WPN / MARBLES

WPN borrows a page out of many smart songwriters before him with his new release “Marbles” in saying “I’ve been trying not to lose my marbles.” If you’ve been around the block, you’ve heard people talk about losing their marbles.

Interestingly enough, experts believe losing one’s marbles originated in the United States in the late 1800s. Marbles — those little glass or metal balls children use to play a variety of games — were popular toys long ago. The word “marbles,” though, was also used to refer to one’s personal belongings or “stuff.” To lose one’s marbles means to go insane, to take leave on one’s wits, to lose one’s mind. The term lose one’s marbles has undergone an evolution in meaning. At one time, to lose one’s marbles meant to become angry.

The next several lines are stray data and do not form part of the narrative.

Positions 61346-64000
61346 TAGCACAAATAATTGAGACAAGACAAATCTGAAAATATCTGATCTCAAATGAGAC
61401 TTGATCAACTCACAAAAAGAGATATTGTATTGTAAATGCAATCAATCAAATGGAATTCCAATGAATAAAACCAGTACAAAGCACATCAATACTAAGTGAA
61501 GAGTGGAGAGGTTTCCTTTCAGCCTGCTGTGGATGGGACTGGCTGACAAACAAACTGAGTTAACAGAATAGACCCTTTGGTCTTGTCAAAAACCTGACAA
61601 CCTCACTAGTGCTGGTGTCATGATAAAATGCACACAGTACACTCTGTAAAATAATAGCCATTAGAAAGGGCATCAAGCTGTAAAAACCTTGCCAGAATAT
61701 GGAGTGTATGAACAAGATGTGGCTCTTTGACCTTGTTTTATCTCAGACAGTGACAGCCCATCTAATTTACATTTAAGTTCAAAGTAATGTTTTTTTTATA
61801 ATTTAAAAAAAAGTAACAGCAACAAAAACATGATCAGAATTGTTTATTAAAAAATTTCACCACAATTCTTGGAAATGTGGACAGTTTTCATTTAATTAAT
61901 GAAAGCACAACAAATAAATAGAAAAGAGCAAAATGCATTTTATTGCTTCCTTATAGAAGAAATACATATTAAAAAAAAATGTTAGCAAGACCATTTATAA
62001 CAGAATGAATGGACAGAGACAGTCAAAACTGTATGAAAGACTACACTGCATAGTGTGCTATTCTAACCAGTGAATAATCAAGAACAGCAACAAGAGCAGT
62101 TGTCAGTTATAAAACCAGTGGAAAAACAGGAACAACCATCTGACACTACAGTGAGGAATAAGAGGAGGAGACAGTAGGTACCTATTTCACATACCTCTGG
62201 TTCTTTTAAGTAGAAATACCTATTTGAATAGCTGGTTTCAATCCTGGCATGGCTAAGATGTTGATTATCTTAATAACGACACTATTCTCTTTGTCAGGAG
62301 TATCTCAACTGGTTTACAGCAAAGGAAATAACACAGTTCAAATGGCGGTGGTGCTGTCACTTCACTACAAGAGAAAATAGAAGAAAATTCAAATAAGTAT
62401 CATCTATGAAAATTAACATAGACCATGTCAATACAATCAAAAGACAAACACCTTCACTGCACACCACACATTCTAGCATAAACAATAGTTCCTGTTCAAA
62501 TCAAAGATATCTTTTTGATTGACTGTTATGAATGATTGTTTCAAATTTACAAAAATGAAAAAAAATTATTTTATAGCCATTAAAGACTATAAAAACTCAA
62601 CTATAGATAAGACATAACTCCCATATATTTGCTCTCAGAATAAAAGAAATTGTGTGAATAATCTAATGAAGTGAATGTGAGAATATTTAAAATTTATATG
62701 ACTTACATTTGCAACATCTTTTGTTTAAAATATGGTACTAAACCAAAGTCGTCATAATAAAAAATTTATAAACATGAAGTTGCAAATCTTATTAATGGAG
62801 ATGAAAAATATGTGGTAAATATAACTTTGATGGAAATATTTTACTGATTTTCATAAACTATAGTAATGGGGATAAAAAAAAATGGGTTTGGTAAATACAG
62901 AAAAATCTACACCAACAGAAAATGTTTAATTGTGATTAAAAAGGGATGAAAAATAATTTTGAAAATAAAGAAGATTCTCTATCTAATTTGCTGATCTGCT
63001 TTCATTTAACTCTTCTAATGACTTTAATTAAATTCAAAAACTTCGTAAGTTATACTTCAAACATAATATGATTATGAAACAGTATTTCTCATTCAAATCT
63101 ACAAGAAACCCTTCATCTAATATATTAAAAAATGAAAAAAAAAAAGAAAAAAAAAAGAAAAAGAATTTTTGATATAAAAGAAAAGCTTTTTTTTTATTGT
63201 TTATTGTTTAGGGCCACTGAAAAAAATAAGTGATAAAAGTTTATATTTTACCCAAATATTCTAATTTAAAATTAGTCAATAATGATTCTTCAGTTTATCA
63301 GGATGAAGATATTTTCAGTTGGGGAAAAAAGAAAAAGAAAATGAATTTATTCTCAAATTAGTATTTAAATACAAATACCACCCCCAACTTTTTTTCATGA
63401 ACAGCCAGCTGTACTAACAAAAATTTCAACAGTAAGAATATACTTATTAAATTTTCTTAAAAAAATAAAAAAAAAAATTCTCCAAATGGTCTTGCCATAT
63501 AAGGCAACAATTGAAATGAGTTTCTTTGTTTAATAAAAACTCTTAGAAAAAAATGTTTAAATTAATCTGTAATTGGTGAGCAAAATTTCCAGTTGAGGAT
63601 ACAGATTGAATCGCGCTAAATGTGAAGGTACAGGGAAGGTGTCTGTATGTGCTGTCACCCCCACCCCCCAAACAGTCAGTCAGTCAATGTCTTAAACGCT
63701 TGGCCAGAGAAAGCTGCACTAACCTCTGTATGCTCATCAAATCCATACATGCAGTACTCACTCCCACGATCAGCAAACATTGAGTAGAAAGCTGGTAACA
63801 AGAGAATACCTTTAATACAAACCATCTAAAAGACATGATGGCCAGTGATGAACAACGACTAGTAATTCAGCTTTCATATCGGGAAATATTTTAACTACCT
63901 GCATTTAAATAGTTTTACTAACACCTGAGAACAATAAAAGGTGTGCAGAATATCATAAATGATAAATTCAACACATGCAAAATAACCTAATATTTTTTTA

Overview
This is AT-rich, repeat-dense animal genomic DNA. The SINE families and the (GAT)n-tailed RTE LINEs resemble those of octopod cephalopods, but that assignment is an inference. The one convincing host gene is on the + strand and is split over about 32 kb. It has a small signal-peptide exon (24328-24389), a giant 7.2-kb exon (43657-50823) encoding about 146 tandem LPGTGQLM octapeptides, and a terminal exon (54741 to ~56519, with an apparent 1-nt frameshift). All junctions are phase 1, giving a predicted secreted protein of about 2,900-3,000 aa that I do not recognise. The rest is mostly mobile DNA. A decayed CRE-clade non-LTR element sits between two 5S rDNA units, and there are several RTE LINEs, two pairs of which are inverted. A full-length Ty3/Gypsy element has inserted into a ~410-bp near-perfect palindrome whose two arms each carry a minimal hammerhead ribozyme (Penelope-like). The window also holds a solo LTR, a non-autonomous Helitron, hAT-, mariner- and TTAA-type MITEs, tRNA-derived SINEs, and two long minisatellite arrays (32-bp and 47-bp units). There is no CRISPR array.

When he sings “My lord and savior is me,” a faint Patois accent is heard. It’s all that he needs for me to declare he’s helping build the bridge between electronic and dancehall due to the electronic production found on the track and his fringe-Patois vocal inflection.

“Marbles”, a timely track on account of war in Eastern Europe, does what textbook art should do: comment on today’s happenings and their effect on the psyche. For WPN, it feels therapeutic. For the rest of us, it feels relatable. Spin it with some candles around laying around in bed after a long day to find some solace in knowing you’re far from alone in your feelings.

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